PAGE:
The main thing you need to know is that laminate doesn’t offer as much volume or sustain as solid wood. It’s usually the cheaper option however, so is a fine choice for a beginner guitar. But if you’re looking to spend more for some richer tone, a solid top guitar is usually a higher quality choice.

15. Consider Mini or Travel Acoustics

Travel guitars pack the tone and playability of upscale instruments into a much smaller and convenient size. They’re ideal for any type of travel, but particularly good for air travel, camping, hiking, backpacking, and even car travel and road trips.

Travel guitars take up way less space, whether that space is in your trunk, your pack, or a plane’s overhead compartment bin.

Martin actually makes a great steel string travel guitar. Or if you want a smaller guitar that still has a more traditional shape, the Little Martin fits the bill. There are many affordable yet high-quality travel guitars available on Amazon as well.

Travel guitars are often a little bit lighter on your wallet too, and can be scored for some great prices. Which brings me to my next tip.

16. Score an Awesome Price

Now that you hopefully have a better idea of what kind of acoustic guitar you’d like to buy, it’s a good idea to search around for good prices. Get a feel for the typical prince range of the guitar or guitars that you’re interested in, so you know what to expect to pay before you pull the trigger on your new instrument.

Searching around online is a good practice to research up on the average price of the guitars you’re interested in. But when it comes time to buy, it’s always best to try and do so in person, so you can try the guitar out yourself, bring an experienced friend, and take advantage of the other helpful tips in this article.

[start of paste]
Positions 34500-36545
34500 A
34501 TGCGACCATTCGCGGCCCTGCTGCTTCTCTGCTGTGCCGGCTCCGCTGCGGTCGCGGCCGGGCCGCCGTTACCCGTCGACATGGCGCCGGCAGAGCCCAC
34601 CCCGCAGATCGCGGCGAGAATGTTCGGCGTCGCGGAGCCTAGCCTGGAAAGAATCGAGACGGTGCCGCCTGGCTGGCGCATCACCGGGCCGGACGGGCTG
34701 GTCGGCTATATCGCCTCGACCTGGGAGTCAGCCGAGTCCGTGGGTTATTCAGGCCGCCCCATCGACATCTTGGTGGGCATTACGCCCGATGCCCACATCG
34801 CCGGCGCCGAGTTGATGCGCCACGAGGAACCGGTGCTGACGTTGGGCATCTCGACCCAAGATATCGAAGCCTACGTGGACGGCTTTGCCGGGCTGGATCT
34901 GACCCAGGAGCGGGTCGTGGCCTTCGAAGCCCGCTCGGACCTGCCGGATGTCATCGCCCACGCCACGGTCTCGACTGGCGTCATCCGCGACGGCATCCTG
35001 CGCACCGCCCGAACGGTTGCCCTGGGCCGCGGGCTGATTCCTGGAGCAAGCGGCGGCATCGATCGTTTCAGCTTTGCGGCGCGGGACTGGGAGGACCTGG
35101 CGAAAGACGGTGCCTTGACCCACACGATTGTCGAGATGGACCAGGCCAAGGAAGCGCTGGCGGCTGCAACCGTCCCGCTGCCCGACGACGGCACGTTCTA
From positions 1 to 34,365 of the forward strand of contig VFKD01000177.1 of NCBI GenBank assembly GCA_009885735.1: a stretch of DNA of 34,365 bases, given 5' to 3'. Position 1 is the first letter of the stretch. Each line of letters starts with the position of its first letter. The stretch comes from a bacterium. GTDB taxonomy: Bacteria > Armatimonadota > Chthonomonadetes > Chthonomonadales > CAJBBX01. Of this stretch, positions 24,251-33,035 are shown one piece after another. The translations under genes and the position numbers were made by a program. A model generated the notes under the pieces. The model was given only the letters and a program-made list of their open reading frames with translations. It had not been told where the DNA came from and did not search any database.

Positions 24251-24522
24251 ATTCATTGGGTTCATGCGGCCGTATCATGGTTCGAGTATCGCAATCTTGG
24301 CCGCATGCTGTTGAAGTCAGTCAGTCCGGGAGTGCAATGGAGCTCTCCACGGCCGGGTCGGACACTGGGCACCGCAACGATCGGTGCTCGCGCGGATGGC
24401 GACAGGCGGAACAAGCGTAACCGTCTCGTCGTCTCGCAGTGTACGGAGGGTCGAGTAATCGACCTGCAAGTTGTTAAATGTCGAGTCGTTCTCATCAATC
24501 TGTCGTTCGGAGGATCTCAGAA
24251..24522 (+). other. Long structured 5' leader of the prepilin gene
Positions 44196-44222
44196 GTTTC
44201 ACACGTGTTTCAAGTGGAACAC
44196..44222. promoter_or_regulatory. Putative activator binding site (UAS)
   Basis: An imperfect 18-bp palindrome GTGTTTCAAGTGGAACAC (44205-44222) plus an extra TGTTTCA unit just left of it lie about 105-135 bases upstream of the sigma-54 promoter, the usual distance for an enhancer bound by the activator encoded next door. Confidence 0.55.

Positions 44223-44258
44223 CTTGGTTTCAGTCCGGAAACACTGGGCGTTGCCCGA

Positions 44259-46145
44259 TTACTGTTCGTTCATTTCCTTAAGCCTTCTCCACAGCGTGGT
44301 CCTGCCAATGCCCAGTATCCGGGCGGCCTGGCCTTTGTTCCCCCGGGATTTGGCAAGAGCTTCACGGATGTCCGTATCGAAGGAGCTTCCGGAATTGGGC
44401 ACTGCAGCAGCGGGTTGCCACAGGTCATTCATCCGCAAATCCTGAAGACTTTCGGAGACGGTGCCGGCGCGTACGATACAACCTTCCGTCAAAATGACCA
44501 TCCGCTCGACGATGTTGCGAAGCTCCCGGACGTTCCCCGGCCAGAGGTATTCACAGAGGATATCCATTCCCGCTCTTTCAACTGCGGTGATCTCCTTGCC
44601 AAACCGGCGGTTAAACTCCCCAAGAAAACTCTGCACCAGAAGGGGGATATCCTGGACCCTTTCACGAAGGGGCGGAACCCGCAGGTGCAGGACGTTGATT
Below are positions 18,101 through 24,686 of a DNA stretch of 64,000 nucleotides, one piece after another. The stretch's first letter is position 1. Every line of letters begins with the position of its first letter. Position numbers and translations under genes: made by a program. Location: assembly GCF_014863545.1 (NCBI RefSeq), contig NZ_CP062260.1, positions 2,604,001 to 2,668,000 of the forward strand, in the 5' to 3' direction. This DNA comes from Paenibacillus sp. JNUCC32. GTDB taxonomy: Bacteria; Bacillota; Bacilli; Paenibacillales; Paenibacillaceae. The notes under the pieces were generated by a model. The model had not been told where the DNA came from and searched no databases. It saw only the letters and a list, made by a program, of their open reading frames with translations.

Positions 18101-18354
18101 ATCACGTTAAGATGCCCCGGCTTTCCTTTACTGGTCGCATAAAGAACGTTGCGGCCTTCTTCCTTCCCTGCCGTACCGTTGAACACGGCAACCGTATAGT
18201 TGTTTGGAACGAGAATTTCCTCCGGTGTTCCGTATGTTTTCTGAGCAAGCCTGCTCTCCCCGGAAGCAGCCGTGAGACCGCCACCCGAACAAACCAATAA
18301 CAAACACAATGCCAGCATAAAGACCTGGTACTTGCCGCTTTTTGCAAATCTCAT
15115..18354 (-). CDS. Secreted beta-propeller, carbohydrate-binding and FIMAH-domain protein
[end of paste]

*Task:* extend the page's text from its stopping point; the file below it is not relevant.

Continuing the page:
You can also always play the guitar in store, and then try and find the best deal on a new model of that same guitar online.

As a final note, it never hurts to ask the staff in your music store if there are any sales or promotions going on. Similarly, if you’re shopping around on craigslist, you could try to negotiate a lower price point on that guitar you have your eye on.

The Next Step

Now you have the 16 best tips for choosing an acoustic guitar to buy. I’m confident you’ll score the instrument of your dreams.

If you want a bit more help deciding though, I wrote a helpful post on my top 10 favorite budget acoustic guitars. The guitars in that article range from $150 to $500, so there’s plenty of options for the beginner or intermediate acoustic guitar player.

If you’re wondering what to learn on that new guitar of yours, here’s an article where I discuss whether you should learn flatpicking or fingerpicking / fingerstyle guitar first.

Thanks for reading, and as always, happy picking!

Ready to Get Better at Guitar, Faster?

Whenever you’re ready to take your guitar playing to the next level, check out a few of my favorite resources below:

The Best Acoustic Guitar Strings – A unique polymer coating makes these guitar strings last for months or even years at a time, making for an exceptional value. They provide the perfect mix of boom, range, twang, and brightness that acoustic music is known for. — CLICK HERE TO LEARN MORE

The Best Acoustic Guitar – Beloved by everyone from Paul Simon to Gordon Lightfoot, the Martin D-18 is one of Martin’s most legendary guitars ever… It’s an excellent, premier quality acoustic guitar for bluegrass, country, folk, rock and more. This is also what I play myself — CLICK HERE TO LEARN MORE

Chords, Tabs & Video Lessons for 100 Epic Songs – This free guide that I created for fellow guitarists gives you chords, tabs, and video lessons for the 100 best songs to learn on guitar… I spent many hours putting this guide together to help you get better at guitar, faster. — CLICK HERE TO GET IT FREE

Fingerpicking vs Flatpicking Guitar – Learn which picking style is right for YOU by exploring examples, history, and popular players of each style. Discover essential techniques and pros and cons of each approach. — CLICK HERE TO GET IT FREE

Corbin Buff

Corbin has played guitar for over a decade, and started writing about it on Acoustic World in an effort to help others. He lives and writes in western Montana.